Wednesday, October 13, 2010

Exonerating the innocent: using DNA to free wrongly convictedinmates.(Science & Math Corner). USA, LLC

computer, originally uploaded by BMG07.

Microsoft Store

ArabicChinese (Simplified)Chinese (Traditional)DeutchEspanolFrenchItalianJapaneseKoreanPortugueseRussian

Over the past millennium, great technological advances have been made, from the Renaissance, to the industrial age, up to today's computer era. Although many different fields have been affected by this progression, one particular line of business that stands out is that of forensics. The science of bringing criminals to justice has been greatly augmented by a variety of new ways. Perhaps the most interesting of these advances is that of DNA fingerprinting. DNA fingerprinting has been used to prove or disprove the guilt of defendants in court. Although it is mainly used in court, new organizations are now using DNA to free previously wrongly convicted inmates.

DNA is one of the different acids found in the nuclei of our body cells. It receives its name from Ribose, a sugar that makes up DNA. It contains the blueprint for our bodies, and some of the code encrypted in our DNA can distinguish us as a person. This bit of individual traits in our genetic blueprint is, however, very small. In fact, we actually share approximately 40% of our DNA with a banana. The small percentage of our DNA that does differentiate us can be used as a sort of identification tag, similar to a fingerprint or a license plate. DNA fingerprinting was discovered in September 1984, when Professor Sir Alex Jeffreys made the first DNA fingerprint at Leicester University in England. Since then, DNA profiling has been used in a variety of applications, such as tracking down our early ancestors by using the code in our DNA.

As with normal fingerprints, governments around the world have built a database of DNA fingerprints since the late 1980s. DNA often is found on the crime scene in the form of bodily fluids, such as blood. Using these samples, DNA can be compared in a laboratory using gel electrophoresis, which uses a magnetic field to separate the strands of DNA. Unfortunately, especially in the early history of DNA fingerprinting, mistakes were often made. It is estimated that one tenth of a percent of DNA comparisons are incorrectly done. This may not seem like a lot, but considering that there are more than one million felony convictions a year in America, 0.001 of this total amounts to 1,000 people!

In the early years of DNA fingerprinting, many defendants were falsely convicted in court trials on the basis of erroneously used DNA. Now, almost two decades later, these questioned cases are being reviewed again. Now, new organizations are employing the same technology, previously used 20 years ago to convict defendants, to exonerate them. One particular project that is actively freeing the wrongly accused is known as the "Innocence Project." The Innocence Project is a nonprofit organization that uses a DNA database they have acquired to revisit botched cases and bring new evidence to court. To date, they have exonerated 225 prisoners.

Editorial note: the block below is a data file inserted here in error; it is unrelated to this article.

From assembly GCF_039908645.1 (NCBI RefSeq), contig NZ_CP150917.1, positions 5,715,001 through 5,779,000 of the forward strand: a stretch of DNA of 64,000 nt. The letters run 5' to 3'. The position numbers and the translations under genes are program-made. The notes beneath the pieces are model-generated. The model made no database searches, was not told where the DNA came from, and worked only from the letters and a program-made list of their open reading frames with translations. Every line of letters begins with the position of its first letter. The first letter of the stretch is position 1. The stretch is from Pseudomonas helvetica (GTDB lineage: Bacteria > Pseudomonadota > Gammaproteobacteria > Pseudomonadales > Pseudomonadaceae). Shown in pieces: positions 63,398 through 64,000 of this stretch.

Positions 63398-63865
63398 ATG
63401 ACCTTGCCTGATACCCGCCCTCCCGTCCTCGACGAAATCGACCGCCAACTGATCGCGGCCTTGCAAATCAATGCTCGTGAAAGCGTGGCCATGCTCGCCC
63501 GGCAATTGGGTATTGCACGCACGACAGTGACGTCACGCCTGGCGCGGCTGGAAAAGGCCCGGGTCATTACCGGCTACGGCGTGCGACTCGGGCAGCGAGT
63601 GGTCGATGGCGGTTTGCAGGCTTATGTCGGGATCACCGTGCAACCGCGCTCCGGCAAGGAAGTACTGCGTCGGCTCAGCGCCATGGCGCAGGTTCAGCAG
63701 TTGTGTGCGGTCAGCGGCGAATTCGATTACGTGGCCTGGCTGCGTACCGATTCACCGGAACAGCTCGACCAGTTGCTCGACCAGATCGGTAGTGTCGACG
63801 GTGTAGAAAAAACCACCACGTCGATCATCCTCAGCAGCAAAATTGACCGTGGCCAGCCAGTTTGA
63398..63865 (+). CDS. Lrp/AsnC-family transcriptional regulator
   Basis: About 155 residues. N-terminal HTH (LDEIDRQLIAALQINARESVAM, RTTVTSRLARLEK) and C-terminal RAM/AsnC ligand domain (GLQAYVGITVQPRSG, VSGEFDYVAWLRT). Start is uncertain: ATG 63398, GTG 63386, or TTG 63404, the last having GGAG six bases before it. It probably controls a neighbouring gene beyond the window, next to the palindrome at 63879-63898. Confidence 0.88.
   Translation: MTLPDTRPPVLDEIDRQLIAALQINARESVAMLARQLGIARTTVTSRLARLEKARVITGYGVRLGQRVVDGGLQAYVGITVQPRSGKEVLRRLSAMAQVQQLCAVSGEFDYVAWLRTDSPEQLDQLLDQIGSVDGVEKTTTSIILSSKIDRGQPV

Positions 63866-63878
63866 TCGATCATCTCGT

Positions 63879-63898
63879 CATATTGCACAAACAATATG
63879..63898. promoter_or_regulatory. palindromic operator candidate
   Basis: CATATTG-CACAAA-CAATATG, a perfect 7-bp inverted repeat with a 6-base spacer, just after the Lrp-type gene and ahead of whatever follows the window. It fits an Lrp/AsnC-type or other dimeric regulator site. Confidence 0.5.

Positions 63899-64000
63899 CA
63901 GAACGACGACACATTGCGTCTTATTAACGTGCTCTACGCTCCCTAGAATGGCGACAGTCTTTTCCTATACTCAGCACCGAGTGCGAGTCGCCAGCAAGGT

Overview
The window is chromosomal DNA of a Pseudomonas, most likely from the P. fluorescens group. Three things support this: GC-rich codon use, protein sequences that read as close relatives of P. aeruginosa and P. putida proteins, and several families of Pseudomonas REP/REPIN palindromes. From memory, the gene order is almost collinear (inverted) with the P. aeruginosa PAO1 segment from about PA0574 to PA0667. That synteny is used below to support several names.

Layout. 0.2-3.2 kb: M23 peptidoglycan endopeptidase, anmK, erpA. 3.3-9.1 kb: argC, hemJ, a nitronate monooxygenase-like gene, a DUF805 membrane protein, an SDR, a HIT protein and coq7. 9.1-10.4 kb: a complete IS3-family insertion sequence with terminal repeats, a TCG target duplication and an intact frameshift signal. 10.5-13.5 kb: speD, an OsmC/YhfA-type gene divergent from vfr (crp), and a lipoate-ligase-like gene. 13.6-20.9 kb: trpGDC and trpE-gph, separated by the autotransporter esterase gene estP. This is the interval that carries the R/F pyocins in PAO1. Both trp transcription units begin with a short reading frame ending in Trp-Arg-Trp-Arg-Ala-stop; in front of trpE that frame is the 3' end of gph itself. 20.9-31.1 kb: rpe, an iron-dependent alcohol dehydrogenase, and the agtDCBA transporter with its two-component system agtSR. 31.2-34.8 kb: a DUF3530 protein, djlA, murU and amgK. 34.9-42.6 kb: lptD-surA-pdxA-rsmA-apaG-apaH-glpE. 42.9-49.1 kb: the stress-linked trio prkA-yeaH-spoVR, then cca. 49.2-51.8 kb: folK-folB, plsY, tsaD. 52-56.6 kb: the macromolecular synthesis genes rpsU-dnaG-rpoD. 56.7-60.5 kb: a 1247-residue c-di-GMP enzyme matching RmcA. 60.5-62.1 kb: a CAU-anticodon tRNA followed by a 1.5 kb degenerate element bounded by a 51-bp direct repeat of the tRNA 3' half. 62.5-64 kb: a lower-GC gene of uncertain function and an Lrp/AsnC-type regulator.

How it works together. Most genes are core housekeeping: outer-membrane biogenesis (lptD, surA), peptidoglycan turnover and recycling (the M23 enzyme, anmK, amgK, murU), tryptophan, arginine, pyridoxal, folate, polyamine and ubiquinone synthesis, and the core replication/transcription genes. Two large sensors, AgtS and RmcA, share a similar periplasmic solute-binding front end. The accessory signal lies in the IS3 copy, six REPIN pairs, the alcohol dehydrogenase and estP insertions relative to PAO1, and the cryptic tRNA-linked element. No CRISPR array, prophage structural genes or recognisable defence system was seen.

One particular success story regarding the Innocence Project is that of Michael Blair. In 1994, Blair was convicted of murder based on faulty DNA evidence. He was sentenced to death. For nearly 14 years, Blair remained on death row, until the Innocence Project used DNA fingerprinting to prove his innocence. Blair was exonerated by the state of Texas and awaits compensation.

DNA identification can now be used as a tool of freedom as opposed to incarceration. However, DNA fingerprinting remains a double-edged knife. As the Innocence Project is continually freeing inmates and proving their innocence, it is clear that many more prisoners are undoubtedly waiting to have such an organization look back into their own conviction and deliver justice to them.

Source Citation
Akay, Haluk. "Exonerating the innocent: using DNA to free wrongly convicted inmates." Creative Kids Fall 2010: 8+. General OneFile. Web. 13 Oct. 2010.
Document URL

Gale Document Number:A238178042

(Web-Page) (Album / Profile)
leonard.wilson2009@hotmail.comShop the Official Coca-Cola Store!Click here for the Best Buy Free Shipping Offers
ArabicChinese (Simplified)Chinese (Traditional)DeutchEspanolFrenchItalianJapaneseKoreanPortugueseRussian
Personalized MY M&M'S® Candies

No comments: